You may have heard of people suffering from a broken Heart, but Takotsubo syndrome (TTS) or “Broken heart syndrome” is a very real condition. However, new research shows that happiness can break your heart too. TTS is characterised by a sudden temporary weakening of the heart muscles that cause the left ventricle of the heart to balloon out at the bottom while the neck remains narrow, creating a shape resembling a Japanese octopus trap, from which it gets its name.
Since this relatively rare condition was first described in 1990, evidence has suggested that it is typically triggered by episodes of severe emotional distress, such as grief, anger, or fear. Symptoms of Takotsubo syndrome can mimic those of heart attack. In both conditions, people can experience sudden onset of chest pain and/or shortness of breath. Laboratory findings such as troponin (a protein released from heart muscle cells) can be elevated in both conditions as well. Additionally, ECG characteristics, which provide more details on electrical pathways in the heart, can also be very similar between TTS and heart attack patients. Therefore, telling the conditions apart is very challenging. Much more than just an expression, this is a serious condition which can lead to rapid heart failure and even death. Unlike heart attacks, where angiography (a catheter is used to assess patency of coronary arteries) will reveal blocked arteries, TTS patients have normal blood flow in their coronary arteries. Therefore, stents (metallic devices to keep the artery open) are not the mainstay of therapy, unlike patients with heart attack. The treatment for TTS patients is supportive care and majority of patients with this condition will recover their heart function in weeks to months.
To date, there have been no studies linking positive emotional experiences to heart failure of this kind. However, new research suggests that happy events can also trigger the same condition. Systematically analysed data from the International Takotsubo Registry (the largest registry of patients diagnosed with TTS worldwide) found that 485 of the 1,750 registered patients had a definite emotional trigger. The exact mechanism of involved in processing intense emotions and subsequently their effect on heart function is not known. Nonetheless, we postulate the neurohormonal pathways activated in the brain by emotions can play a key role. Of the patients in our study, 20 (4%) had TTS that had followed happy and joyful events such as a birthday party, wedding, surprise farewell celebration, a favourite rugby team winning a game, or the birth of a grandchild; 465 (96%) had occurred after sad and stressful events, such as death of a spouse, child or parent, attending a funeral, an accident, worry about illness, or relationship problems and one occurred after an obese patient got stuck in the bath.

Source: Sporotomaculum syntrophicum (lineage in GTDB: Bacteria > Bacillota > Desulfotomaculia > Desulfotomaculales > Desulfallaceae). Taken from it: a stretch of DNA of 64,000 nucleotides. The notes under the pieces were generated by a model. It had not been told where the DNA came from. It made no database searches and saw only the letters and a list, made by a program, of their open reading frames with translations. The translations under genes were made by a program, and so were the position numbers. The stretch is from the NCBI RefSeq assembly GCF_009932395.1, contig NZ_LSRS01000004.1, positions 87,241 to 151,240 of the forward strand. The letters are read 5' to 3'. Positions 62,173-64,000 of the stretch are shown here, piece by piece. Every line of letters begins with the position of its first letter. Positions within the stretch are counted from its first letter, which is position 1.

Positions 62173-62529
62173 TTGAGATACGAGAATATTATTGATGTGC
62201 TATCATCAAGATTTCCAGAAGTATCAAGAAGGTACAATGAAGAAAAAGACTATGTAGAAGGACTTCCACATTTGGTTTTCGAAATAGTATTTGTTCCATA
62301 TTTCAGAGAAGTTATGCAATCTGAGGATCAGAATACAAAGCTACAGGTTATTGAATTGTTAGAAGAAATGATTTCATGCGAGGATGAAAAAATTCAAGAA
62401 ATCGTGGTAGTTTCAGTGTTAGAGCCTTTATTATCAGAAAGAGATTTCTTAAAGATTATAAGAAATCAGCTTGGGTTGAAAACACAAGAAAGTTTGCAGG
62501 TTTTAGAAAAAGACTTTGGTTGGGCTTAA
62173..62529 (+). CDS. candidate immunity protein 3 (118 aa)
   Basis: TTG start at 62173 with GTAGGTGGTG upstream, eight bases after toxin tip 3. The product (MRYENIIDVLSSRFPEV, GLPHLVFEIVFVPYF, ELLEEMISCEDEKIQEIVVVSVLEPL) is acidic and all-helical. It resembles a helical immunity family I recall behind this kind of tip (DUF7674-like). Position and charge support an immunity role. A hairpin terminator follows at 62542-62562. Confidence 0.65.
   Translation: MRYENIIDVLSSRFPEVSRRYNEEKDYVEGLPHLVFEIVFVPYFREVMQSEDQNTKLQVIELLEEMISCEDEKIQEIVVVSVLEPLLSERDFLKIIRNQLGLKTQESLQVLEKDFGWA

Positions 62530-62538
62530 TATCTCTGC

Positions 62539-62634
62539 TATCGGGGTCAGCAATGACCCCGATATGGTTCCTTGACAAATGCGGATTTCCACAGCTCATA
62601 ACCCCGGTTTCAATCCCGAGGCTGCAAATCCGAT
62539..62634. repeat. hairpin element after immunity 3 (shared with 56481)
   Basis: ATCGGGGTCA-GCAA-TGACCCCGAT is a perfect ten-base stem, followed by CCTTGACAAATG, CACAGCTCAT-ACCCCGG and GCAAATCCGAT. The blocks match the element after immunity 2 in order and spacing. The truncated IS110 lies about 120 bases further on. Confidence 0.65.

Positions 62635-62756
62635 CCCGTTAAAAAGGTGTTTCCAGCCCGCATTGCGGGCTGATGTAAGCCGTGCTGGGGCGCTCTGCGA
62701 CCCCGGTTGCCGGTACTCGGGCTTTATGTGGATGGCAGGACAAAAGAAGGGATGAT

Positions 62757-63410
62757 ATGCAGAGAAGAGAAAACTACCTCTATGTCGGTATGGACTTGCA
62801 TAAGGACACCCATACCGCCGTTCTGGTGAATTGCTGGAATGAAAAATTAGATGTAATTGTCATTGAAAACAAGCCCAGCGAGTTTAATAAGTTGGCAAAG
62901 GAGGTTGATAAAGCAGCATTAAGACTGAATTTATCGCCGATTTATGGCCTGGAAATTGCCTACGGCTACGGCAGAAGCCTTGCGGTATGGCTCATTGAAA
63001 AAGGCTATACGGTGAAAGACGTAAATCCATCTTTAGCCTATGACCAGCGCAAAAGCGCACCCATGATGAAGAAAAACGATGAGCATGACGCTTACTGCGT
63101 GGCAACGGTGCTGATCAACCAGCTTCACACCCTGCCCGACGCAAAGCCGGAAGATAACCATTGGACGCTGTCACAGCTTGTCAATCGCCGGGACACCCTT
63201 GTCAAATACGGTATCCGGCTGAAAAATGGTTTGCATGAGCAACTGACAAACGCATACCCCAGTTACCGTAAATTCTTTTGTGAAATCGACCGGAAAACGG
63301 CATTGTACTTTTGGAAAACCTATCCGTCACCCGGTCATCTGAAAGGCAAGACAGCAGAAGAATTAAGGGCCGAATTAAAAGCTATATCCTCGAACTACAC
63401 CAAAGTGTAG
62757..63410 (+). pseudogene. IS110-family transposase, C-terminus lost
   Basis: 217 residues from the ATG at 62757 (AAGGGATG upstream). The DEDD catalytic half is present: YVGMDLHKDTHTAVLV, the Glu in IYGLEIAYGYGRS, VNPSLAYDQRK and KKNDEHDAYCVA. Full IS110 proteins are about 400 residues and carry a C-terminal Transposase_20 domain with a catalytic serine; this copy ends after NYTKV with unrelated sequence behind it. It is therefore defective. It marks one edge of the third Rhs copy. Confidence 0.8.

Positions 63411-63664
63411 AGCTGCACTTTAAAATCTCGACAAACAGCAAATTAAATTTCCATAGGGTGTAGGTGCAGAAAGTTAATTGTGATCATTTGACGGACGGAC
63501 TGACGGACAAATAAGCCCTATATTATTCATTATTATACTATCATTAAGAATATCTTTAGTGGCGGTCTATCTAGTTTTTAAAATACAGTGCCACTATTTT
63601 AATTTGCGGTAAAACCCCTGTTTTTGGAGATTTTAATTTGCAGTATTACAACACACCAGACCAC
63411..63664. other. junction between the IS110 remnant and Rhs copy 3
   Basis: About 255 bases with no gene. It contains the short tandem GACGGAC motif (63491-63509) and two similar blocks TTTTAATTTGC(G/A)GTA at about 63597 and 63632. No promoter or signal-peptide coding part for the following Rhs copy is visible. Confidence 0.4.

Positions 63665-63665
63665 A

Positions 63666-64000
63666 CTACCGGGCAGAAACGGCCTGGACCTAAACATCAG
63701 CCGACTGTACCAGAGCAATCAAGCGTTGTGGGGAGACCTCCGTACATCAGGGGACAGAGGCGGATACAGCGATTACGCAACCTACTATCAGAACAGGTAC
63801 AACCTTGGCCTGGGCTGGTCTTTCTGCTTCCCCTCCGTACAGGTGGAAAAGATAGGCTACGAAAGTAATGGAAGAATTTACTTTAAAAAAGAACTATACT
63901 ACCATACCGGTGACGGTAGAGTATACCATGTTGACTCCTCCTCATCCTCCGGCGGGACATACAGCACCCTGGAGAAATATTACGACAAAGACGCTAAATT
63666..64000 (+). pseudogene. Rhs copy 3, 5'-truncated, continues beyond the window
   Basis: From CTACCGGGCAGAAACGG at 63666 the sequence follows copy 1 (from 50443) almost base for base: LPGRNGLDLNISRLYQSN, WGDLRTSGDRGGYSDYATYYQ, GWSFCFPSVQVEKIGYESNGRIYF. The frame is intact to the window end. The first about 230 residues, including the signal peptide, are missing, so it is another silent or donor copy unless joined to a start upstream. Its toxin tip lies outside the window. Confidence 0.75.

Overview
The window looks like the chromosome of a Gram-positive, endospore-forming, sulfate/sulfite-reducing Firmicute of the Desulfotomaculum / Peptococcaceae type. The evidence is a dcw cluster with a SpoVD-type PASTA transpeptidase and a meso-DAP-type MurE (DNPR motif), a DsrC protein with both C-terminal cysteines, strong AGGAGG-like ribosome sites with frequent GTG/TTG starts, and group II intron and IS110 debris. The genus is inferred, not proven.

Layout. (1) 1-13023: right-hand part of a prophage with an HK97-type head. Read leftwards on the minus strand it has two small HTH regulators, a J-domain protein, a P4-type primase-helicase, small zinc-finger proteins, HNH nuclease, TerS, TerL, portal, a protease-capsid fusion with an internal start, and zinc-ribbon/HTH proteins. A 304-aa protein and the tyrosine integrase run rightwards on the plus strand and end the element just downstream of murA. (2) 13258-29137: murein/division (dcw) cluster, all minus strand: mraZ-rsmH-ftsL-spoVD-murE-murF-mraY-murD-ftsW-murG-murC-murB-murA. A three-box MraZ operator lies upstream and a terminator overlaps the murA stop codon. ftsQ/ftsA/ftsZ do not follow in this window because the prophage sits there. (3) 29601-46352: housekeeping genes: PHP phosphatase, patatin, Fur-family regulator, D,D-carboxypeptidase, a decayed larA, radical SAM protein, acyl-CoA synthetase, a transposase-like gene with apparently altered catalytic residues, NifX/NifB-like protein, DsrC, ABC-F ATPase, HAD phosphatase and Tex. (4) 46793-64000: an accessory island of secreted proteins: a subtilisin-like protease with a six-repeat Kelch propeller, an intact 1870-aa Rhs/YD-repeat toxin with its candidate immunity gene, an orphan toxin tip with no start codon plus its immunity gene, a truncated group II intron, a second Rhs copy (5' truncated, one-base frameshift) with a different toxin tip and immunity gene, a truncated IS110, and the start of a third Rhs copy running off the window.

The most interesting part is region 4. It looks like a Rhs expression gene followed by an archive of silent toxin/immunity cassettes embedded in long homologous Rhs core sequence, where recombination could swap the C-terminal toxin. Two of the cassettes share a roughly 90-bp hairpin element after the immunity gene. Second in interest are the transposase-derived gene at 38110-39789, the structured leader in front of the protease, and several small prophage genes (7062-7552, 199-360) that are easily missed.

Interestingly, 95% of the patients were women in both the “broken hearts” and “happy hearts” groups, and the average age of patients was 65 among the “broken hearts” and 71 among the “happy hearts,” confirming that the majority of TTS cases occur in post-menopausal women.
These new findings should lead to a paradigm shift in clinical practice as they show that the triggers for TTS can be more varied than previously thought. A patient suffering from TTS is no longer the classic “broken hearted” patient, and the disease can be triggered by positive emotions too. Clinicians should be aware of this and also consider that patients who arrive in the emergency department with signs of heart attacks, such as chest pain and/or breathlessness, even after a happy event or emotion, could be suffering from TTS just as much as a patient presenting after a negative emotional event. The findings broaden the clinical spectrum of TTS and suggest that happy and sad life events may share similar emotional pathways that can ultimately cause TTS.
Perhaps extremes of the human emotional range, both positive and negative, are more closely related in impacting the cardiovascular system that previously thought. Understanding the pathways between the brain and the heart is not only fascinating as they unravel the pathophysiology of this particular syndrome, but also allows development of unique and innovative therapeutic ways to treat cardiovascular disease.
Featured image: Smile by Giuliamar. CC0 Public Domain via Pixabay.
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